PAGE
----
Strategic defaulters who fail to pursue alternatives to foreclosure will be liable for expenses, including property damage and outstanding balances after sale if Fannie Mae gets its way. As part of a new GSE crackdown, based on credit and income records, violators would face seven years of Fannie Mae mortgage ineligibility and possible legal action. See the following article from HousingWire for more on this.
Fannie Mae (FNM: 0.3871 +1.87%) is sifting through borrower data to determine who is strategically defaulting and who is not after announcing more efforts this week to crack down on those who walk away from their homes. And if the GSE determines someone strategically defaulted, then they say they will hold the borrower accountable for all associated costs of getting the house back on the market, in areas that lawfully allow deficiency judgments.
Often when a home forecloses, Fannie Mae brokers and contractors discover vandalism and missing appliances and fixtures when they ready the home for resale, the GSE said. The cost of making those repairs and replacements will be included in the determination of the deficiency amount, a Fannie Mae spokesperson said, in addition to the difference in the mortgage balance and the proceeds from the foreclosure sale.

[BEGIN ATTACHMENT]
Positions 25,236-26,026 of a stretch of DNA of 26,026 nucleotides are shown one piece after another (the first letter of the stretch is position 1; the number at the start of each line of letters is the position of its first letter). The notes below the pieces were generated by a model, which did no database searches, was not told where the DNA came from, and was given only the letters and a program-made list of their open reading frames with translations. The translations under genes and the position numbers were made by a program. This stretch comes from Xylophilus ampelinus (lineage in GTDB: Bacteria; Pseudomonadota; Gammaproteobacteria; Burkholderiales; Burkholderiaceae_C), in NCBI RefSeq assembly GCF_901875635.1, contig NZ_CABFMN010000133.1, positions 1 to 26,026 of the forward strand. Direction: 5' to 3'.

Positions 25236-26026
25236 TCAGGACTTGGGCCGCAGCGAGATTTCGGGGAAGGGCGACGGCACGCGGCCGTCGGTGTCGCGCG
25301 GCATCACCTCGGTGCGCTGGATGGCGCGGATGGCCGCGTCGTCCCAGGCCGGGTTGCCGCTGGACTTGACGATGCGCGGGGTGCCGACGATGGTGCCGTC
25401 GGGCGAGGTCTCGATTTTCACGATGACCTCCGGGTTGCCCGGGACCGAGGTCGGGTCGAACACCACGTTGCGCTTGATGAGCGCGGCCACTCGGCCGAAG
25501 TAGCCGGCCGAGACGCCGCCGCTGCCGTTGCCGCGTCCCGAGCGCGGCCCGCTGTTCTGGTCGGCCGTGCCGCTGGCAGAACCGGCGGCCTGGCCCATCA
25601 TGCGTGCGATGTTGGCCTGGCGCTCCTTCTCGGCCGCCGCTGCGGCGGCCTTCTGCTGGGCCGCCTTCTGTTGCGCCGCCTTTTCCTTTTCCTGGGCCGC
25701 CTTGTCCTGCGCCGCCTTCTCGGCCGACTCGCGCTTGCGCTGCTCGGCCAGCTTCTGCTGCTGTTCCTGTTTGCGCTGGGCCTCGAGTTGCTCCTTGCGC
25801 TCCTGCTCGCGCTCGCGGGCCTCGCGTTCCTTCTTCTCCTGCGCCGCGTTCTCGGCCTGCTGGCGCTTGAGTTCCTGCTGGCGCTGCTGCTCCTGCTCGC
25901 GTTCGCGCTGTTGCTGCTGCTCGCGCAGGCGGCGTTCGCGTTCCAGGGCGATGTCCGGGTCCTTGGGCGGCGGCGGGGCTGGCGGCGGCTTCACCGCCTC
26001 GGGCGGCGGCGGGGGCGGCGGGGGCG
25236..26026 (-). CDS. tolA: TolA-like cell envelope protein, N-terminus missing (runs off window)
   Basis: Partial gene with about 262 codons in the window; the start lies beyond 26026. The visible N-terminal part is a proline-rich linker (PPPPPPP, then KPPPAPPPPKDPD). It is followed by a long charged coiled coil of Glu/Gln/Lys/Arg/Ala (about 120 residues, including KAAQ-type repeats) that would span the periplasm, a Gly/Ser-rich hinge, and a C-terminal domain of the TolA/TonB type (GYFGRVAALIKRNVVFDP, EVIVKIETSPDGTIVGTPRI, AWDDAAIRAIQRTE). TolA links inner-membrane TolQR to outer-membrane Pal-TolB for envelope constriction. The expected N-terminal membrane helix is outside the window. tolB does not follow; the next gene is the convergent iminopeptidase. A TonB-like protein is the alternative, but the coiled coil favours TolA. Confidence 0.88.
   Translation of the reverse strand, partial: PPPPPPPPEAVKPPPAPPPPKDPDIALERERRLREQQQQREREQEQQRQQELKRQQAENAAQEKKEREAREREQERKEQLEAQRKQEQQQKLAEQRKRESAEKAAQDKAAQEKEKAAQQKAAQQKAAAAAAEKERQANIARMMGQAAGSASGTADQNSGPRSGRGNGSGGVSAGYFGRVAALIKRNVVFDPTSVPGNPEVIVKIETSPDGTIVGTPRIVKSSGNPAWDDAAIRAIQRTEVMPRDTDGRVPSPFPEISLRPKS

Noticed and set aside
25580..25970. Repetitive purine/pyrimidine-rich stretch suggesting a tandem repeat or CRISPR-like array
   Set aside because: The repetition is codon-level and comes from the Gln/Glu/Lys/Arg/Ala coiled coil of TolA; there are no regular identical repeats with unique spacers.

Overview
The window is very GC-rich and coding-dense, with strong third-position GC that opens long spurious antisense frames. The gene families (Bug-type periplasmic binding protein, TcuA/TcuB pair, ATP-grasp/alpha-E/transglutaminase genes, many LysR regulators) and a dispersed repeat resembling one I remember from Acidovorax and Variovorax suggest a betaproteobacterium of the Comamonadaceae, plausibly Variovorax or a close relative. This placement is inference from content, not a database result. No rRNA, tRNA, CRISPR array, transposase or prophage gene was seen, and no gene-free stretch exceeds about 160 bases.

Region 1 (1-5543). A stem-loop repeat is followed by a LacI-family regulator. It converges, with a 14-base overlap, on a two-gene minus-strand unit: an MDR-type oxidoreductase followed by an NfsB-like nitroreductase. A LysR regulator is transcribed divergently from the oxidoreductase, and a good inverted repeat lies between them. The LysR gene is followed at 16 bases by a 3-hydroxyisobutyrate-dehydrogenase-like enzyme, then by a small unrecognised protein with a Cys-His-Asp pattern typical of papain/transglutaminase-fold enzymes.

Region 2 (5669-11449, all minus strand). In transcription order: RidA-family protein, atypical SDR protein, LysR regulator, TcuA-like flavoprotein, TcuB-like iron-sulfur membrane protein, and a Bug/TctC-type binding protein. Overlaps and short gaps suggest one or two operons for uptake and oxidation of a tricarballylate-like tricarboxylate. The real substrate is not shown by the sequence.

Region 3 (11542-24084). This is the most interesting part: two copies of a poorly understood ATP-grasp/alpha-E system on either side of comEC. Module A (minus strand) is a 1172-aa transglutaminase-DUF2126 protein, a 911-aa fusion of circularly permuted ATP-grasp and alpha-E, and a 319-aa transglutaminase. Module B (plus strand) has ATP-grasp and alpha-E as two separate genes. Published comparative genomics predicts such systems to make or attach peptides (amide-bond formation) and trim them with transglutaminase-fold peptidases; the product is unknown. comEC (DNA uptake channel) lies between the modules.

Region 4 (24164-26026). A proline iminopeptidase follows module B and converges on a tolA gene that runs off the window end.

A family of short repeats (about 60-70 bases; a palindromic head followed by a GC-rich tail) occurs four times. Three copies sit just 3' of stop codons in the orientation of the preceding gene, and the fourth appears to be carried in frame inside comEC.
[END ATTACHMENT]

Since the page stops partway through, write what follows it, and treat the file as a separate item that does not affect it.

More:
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Those who Fannie Mae and its servicers deem strategically defaulted will not be able to secure a Fannie Mae-backed mortgage for seven years after the foreclosure and could face legal action in order for the company to recoup mortgage debt.
Fannie will base its assessment of who is and who isn’t walking away from their home on income verification, information on the borrower’s credit report, and borrower documentation related to the disposition of prior mortgage loans, the spokesperson for Fannie said.
When a borrower applies again for a Fannie Mae-backed mortgage, he or she would have to produce evidence of hardship or extenuating circumstances to get the loan.
“Borrowers who worked with their servicers to address delinquency and/or avoid foreclosure, will be viewed more favorably than those who do not,” the spokesperson said.
According to the announcement this week, Fannie is instructing its servicers to monitor delinquent loans on the verge of foreclosure and recommend cases where the company can pursue deficiency judgments.
This article has been republished from HousingWire. You can also view this article at HousingWire, a mortgage and real estate news site.